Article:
Plaiting a Tail

A pulled or plaited tail is required at most types of horse shows. Although not difficult to learn, a plaited tail creates a neat, sharp result. However, it is probably a good idea to have a few practise runs before the actual show, as it does take a little while to figure it out. When preparing for your show, make sure you leave 20-30 minutes for the tail plait, as you will probably have to unravel it and start again a couple of times due to mistakes.

You will need:

  • A spray bottle of water
  • A mane and tail comb
  • A rubber band or needle and thread
  • Hair spray and/or hair gel

First off, if you plan to plait your horses tail, make sure you let the hairs around the top of his tail grow long. When you wash your horse before a show, don't condition the top of the tail, as this will make it too slippery to plait neatly.
Once you have your horse's tail clean, comb through the top of the tail so it is untangled. Spray the top of the tail with lots of water. The spray bottle is a (not so secret) weapon! If you plait the tail when the hair is dry, you will probably get more wispy bits. Don't put any gel or hair spray on until you have finished the plait, this makes plaiting very difficult, especially the top bit.

 Step One

Take a small amount of hair, from the very top of this side of the dock, on either side. For the purposes of this explanation, I'm going to lay the left (purple) strands over the right (yellow) strands, but you could do it the other way if you want. The smaller the bunches of hair you use, the nicer the plait looks, in general. Use a bunch around 7-10mm wide.

Step Two

Now take a bunch of hair from the right side (green) and lay it over the bunch from the left (purple). You now have the three strands of the plait that you will add too as you continue down the dock.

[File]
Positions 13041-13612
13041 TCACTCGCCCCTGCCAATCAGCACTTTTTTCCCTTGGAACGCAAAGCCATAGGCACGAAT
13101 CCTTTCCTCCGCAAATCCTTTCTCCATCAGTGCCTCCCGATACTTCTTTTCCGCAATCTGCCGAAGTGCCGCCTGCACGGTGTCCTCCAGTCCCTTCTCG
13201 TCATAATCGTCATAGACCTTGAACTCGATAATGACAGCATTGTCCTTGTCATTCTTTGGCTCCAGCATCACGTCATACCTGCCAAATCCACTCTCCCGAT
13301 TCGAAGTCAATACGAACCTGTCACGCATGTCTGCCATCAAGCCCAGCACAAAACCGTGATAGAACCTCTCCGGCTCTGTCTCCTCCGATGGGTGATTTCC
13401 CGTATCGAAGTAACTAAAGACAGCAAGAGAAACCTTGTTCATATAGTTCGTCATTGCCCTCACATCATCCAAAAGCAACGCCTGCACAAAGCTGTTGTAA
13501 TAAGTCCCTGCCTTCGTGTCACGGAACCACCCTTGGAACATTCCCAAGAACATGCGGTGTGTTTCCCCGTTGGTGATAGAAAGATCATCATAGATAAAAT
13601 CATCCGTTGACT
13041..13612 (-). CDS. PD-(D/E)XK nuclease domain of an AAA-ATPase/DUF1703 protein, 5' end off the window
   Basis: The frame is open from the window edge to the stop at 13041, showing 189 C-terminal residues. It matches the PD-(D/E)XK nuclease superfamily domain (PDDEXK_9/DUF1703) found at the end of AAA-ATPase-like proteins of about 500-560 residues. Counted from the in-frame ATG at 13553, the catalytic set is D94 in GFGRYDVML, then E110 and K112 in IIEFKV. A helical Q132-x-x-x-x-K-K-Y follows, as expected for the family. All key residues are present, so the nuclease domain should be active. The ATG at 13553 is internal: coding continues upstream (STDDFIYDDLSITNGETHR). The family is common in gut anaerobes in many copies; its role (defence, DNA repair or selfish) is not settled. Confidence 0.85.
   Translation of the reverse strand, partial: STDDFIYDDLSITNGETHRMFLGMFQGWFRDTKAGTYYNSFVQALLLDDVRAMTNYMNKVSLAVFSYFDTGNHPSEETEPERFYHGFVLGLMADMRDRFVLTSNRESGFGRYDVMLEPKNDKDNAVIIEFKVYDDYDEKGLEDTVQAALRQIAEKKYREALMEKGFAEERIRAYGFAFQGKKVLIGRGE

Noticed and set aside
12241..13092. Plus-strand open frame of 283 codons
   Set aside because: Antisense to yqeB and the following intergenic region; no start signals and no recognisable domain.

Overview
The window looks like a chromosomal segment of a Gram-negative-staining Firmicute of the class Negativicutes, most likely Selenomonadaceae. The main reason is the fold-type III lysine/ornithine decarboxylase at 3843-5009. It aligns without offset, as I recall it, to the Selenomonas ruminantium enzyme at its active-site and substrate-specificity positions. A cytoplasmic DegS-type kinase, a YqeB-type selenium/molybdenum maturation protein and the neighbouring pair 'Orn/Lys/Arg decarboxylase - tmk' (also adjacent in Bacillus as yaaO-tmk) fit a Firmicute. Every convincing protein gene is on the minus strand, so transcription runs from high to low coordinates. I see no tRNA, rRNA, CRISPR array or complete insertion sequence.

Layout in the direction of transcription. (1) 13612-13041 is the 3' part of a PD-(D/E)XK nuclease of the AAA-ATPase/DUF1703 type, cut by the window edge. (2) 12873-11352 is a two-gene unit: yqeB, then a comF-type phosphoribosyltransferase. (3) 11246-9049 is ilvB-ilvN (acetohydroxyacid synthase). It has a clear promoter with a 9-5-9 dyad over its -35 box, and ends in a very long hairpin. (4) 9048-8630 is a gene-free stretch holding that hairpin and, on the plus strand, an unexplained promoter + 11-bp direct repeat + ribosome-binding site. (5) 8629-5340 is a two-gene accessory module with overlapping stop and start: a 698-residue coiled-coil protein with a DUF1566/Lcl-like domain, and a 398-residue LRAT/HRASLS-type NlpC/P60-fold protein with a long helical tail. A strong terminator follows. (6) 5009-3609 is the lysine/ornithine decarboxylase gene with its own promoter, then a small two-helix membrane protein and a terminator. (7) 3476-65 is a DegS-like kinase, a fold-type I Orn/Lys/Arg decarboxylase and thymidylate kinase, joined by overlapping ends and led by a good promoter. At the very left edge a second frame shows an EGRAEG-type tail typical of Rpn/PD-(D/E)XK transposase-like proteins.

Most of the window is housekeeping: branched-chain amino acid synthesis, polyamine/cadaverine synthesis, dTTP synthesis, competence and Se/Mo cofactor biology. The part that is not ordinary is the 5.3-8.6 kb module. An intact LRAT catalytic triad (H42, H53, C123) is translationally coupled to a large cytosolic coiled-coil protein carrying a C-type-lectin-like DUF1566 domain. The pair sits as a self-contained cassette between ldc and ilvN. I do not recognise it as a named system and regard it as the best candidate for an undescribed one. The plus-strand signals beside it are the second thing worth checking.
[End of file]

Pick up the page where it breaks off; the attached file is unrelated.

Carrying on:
Step Three

Take the yellow strand, and lay it over the green strand. Make sure the plait is centred!

 

 

Step Four

Now take a bunch of hair around the same size as the other bunches, from the left side of the tail, and add it into the yellow bunch, by simply laying it on top. Make sure you're holding all bunches firmly while plaiting, but it is especially important that you are holding everything firm from now on.

Step Five

Now take the purple bunch and lay it over the newly added too yellow bunch.

 

 

 

Step Six

Take another small bunch from the right hand side and lie it over the purple bunch.

 

 

Step Seven

Hopefully you've seen the pattern by now. The next step is to lay the green bunch over the purple bunch, and then add in new strands from the left side of the tail to the green bunch.

 

 

 

Step Eight

This step is really the same as the step above - lay the yellow bunch over the green bunch, then add to the yellow bunch.

 

 

 

To complete the tail, continue to plait down, adding in strands from either side, until you have plaited down far enough to suit your hors (see photo at beginning of instructions). To finish off the tail, there are a number of methods. You can either normally plait down (not adding in extra bunches) until you reach the end of the long strands you are left with when you have finished the braid, and then secure with a rubber band and leave it hanging amongst the tail. A neater result is to then carefully push the long plait up inside the braid, or doubling it over and stitching together. You could also plait down hardly at all, and just secure the end of the plait with a rubber band and leave the long end bits free to blend in with the tail. To keep the plait neat, generously spray it with hairspray, and use gel to stick down any stray hairs.

Taken From Pandora

The Equine

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